‘Sneak-onomics’ – Teaching economics through children’s literature

A recent Education Week article asks the question ‘can children’s literature be used to teach economics?’ – a concept coined ‘sneak-onomics’ by the Council for Economics Education (in the US). They argue that teachers can foster awareness of economic decision-making by working with students to weigh costs and benefits and raise concepts like trading and bartering through children’s literature. One of the main arguments for ‘sneak-onomics’ is that by combining economics, literacy and problem solving, teachers are able to teach more with less.

Rutgers School of Arts and Sciences have an online resource where you can find children’s literature that can be used to frame a discussion around topics such as allocation and distribution, the economic role of government, incentives, saving and scarcity (to name a few).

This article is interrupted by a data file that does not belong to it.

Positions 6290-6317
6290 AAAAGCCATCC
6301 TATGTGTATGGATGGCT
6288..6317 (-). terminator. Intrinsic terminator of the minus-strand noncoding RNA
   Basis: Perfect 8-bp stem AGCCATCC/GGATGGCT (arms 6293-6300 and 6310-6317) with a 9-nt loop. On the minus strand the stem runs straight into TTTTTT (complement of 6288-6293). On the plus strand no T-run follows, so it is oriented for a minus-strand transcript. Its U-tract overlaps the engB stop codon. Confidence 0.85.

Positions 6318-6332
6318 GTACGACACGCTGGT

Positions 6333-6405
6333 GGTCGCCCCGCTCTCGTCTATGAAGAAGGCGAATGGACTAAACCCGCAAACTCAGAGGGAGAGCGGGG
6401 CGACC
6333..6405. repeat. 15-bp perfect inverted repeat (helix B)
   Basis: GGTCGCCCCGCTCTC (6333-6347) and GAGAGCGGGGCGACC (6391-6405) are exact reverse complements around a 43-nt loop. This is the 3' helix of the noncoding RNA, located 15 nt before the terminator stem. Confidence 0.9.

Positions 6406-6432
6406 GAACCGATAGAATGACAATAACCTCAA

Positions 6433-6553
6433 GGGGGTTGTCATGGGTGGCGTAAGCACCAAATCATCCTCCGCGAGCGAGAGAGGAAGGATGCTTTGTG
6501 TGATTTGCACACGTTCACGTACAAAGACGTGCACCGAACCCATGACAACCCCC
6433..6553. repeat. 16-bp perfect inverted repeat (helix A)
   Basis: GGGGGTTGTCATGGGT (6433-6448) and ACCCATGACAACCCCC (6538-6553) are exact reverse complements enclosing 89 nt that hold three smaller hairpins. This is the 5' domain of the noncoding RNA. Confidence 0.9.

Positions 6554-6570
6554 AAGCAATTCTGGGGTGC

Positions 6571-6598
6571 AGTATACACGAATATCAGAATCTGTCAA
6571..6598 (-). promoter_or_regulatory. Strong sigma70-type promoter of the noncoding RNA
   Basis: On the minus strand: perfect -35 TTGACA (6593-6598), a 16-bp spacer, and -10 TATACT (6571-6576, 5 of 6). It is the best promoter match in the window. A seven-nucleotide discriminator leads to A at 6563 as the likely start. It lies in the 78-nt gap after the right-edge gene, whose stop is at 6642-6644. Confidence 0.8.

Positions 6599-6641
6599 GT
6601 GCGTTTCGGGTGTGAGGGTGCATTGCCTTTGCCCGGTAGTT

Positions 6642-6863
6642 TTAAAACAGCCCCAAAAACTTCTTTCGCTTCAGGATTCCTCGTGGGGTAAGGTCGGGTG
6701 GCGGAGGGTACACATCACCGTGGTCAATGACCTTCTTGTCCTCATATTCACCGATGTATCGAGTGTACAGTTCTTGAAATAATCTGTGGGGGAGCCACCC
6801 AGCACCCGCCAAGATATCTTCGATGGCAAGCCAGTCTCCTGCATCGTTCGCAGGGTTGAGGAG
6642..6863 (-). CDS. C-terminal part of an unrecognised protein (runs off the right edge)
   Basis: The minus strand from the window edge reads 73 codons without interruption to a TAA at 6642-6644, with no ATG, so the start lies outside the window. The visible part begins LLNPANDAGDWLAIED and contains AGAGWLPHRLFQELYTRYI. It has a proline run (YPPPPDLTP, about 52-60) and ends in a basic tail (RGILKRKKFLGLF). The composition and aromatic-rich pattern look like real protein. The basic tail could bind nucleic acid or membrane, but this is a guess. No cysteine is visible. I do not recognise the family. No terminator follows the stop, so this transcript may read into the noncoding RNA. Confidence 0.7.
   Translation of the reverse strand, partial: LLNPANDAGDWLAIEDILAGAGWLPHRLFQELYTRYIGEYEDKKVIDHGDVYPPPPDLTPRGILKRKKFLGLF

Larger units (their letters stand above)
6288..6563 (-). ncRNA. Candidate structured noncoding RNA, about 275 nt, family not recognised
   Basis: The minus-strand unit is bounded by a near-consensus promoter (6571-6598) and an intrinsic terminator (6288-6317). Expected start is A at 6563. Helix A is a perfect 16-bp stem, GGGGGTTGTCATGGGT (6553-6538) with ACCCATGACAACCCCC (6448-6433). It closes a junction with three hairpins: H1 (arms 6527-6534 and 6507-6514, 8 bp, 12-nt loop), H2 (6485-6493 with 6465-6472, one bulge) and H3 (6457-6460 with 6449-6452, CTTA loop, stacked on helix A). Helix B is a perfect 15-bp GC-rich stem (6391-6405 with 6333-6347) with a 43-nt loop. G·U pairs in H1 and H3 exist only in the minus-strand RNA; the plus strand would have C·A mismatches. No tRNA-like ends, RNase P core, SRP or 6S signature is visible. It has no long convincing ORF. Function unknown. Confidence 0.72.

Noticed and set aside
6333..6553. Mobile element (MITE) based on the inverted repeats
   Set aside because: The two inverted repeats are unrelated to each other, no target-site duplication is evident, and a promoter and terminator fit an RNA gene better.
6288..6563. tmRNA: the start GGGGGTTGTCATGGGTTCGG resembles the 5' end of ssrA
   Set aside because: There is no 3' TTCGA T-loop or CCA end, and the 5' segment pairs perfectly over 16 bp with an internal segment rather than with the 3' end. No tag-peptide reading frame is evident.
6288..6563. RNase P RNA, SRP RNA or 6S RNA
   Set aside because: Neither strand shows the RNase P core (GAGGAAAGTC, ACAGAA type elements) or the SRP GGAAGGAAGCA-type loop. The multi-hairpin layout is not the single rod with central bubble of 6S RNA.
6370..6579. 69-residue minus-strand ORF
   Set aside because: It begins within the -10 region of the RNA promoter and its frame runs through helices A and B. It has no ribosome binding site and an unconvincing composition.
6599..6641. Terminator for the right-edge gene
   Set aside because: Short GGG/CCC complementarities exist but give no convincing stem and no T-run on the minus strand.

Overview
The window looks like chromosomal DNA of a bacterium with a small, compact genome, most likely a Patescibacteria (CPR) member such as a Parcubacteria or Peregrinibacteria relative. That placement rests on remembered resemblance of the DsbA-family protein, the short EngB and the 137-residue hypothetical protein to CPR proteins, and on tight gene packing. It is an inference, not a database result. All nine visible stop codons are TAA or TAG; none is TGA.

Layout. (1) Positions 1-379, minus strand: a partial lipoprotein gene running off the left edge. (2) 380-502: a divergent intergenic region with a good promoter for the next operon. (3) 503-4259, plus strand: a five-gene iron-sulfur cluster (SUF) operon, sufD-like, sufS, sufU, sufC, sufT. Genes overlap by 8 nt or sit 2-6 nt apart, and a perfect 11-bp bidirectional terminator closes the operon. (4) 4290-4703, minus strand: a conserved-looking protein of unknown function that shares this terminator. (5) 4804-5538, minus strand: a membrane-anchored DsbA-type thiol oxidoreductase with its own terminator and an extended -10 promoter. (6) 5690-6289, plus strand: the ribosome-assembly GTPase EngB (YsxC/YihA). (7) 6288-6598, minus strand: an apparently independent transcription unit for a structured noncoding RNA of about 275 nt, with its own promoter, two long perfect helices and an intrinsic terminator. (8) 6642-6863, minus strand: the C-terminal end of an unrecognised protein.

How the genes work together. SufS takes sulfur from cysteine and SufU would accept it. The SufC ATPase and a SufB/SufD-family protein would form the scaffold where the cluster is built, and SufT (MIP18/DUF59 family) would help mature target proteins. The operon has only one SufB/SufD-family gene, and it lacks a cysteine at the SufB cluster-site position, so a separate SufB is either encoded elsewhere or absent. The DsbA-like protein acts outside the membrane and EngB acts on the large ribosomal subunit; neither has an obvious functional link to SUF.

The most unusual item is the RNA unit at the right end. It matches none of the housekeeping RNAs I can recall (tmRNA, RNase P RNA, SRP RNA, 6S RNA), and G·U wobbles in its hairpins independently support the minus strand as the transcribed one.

I haven’t heard of a lot of the stories listed, although that’s no bad thing, and may be in part due to the fact that they’re mostly American resources. Here’s a few I found with readings on YouTube:

The Giving Tree by Shel Silverstein
My Rows and Piles of Coins by Tololwa M. Mollol

The Great Kapok Tree by Lynne Cherry

Are there any good Australian books with economic themes?

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